Be sure to checkout our current SPECIALS!


Can you prepare for Natural Birth?

Posted in
Can you prepare for Natural Birth?
Posted in

YES!!! Having a baby may be the most special time in the lives of expectant Moms and Dads, yet it can be heavy laden with anxiety and fear, leaving them feeling helpless and frustrated. The good news is that with the appropriate care and preparation, birth can be celebrated as one of the most powerful and momentous life events that a couple can experience. The journey of pregnancy and birth is often compared to preparing to run a marathon, much of the mental and physical preparation begins months in advance of the actual day of the race.

ROLE OF YOUR MIDWIFE OR DOCTOR/OBSTETRICIAN: Choosing the appropriate health care provider to look after your pregnancy and birth extends beyond their essential midwifery/obstetric experience and skills. A midwife is able to independently provide antenatal and postnatal care and birth women who are categorised as low risk. Referral to Medical Doctors or Obstetricians happens when a higher level of care may be required. According to the World Health Organisation, 85-90% of women are able to birth vaginally [i].  Getting to know your health care provider’s philosophy on natural birth may provide a glimpse of whether their care is the appropriate fit for you or not. Points that will help you to gauge your health care provider’s willingness to support your choice of natural birth may become clearer in their responses to the following:  

  • What is the overall caesarean section rate vs vaginal birth of their practice over the past year?
  •  Are interventions such as breaking of waters; induction of labour, and episiotomy a routine procedure for the births that they conduct?
  •  Find out what are their thoughts on delayed cord clamping and immediate uninterrupted skin to skin care.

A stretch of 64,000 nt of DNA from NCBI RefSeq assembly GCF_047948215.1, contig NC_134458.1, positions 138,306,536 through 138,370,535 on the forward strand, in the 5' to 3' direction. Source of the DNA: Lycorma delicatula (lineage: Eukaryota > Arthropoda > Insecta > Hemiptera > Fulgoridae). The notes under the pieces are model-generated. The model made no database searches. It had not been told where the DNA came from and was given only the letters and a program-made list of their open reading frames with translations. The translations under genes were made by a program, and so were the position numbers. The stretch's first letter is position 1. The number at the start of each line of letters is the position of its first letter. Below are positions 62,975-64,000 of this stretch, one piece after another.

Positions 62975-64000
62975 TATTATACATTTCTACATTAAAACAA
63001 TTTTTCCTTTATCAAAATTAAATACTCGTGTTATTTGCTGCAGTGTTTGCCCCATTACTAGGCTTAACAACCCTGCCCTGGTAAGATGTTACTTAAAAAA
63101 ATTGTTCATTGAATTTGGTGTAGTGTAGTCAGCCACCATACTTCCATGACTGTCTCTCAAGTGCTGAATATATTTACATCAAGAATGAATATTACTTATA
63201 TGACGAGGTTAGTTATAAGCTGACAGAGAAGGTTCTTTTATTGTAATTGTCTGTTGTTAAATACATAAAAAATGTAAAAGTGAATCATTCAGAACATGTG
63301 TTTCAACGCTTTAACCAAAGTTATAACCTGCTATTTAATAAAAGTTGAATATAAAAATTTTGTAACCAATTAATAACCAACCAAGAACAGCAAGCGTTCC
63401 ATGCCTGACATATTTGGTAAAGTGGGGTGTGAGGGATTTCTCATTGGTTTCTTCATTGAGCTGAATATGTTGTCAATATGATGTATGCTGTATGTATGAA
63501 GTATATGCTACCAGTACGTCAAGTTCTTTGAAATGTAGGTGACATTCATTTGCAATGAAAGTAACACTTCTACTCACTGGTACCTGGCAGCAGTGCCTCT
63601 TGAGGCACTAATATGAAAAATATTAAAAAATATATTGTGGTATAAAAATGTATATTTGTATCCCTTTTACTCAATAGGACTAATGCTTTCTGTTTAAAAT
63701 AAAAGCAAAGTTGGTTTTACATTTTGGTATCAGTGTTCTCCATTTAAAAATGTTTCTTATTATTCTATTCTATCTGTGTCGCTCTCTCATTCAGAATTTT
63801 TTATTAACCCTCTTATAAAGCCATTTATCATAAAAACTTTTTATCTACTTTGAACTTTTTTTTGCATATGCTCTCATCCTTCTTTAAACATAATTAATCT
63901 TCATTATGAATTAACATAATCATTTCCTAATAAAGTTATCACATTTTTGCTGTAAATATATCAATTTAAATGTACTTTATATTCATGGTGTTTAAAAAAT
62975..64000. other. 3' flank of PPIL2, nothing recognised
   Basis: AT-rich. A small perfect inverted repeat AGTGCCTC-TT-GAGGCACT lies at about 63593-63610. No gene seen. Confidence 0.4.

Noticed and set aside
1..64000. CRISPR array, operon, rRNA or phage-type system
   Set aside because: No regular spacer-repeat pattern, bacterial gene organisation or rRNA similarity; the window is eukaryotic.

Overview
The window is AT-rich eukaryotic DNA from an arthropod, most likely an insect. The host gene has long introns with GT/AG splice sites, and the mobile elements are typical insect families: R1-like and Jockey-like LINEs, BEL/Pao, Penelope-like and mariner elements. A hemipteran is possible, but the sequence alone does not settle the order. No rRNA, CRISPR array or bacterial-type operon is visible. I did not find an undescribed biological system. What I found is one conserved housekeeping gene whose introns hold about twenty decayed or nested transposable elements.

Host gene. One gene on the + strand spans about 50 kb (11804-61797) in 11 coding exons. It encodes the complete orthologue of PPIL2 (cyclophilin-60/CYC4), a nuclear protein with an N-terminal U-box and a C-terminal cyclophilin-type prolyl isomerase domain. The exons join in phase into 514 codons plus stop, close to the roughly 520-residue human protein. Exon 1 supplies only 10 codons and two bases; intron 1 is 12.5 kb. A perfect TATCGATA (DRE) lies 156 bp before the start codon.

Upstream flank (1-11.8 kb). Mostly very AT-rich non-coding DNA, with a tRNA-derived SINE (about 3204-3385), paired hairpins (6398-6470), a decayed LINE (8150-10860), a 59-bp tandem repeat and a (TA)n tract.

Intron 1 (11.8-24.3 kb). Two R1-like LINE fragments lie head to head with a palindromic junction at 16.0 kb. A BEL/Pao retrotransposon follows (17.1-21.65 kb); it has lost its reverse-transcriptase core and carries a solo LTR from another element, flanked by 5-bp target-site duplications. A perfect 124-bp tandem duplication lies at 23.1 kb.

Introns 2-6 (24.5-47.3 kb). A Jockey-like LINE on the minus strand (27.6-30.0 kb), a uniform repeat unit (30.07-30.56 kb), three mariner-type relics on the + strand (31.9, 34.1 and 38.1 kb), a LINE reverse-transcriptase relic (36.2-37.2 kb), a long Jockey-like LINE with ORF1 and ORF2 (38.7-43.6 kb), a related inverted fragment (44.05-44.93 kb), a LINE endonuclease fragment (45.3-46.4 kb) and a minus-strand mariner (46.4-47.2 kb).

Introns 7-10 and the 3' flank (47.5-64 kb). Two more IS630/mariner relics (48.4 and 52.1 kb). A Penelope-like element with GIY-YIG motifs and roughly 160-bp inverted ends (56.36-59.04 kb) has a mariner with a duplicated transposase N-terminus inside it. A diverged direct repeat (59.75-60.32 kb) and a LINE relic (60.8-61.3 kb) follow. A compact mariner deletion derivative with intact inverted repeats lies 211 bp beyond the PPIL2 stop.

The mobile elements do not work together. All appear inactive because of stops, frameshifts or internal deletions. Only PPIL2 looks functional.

• Find out if they are open to the idea of you birthing in an upright position of your choice.

These pointers are by no means a gauge of your health care provider’s competence but rather their willingness to support natural approaches to birth and labour.

INVEST IN A HIGH QUALITY BIRTH PREPARATION PROGRAMME: These classes, often called prenatal or antenatal classes, are usually conducted by a Midwife, Child Birth Educator or Doula. They are designed to empower and equip you with the knowledge, skills and tools to help you navigate the milestones of your pregnancy, birth and parenting journey. Such programmes are especially valuable for first time parents, women who have had previous traumatic birth experiences and parents-to-be who feel “afraid and not ready” for pregnancy, birth and parenting.

The knowledge shared in these programmes often includes:

  • Explanation of the hormonal influence and its effects on your body throughout pregnancy, birth and postnatal periods.
  • The niggles expected and coping tips.
  • Signs of labour.
  • Newborn care and feeding .
  • The skills taught typically include relaxation and breathing techniques, antenatal exercises such as mindful movement, stretching and basic yoga and how these benefit you.
  • Birth positions are discussed and may be practiced. The benefits of these positions are discussed in relation to the physiology of natural labour and birth.

Depending on your health care provider’s advice, you may require more specialised assistance from a pelvic floor therapist and or chiropractor to assist you to strengthen, lengthen and stretch your pelvis floor muscles in preparation for birth.

Mental preparation is equally important as physical preparedness to have a positive birth experience. Unravelling and providing healing opportunities for previous disempowering and negative birth experiences is essential in the overall wellbeing of women and should not be minimised. [ii]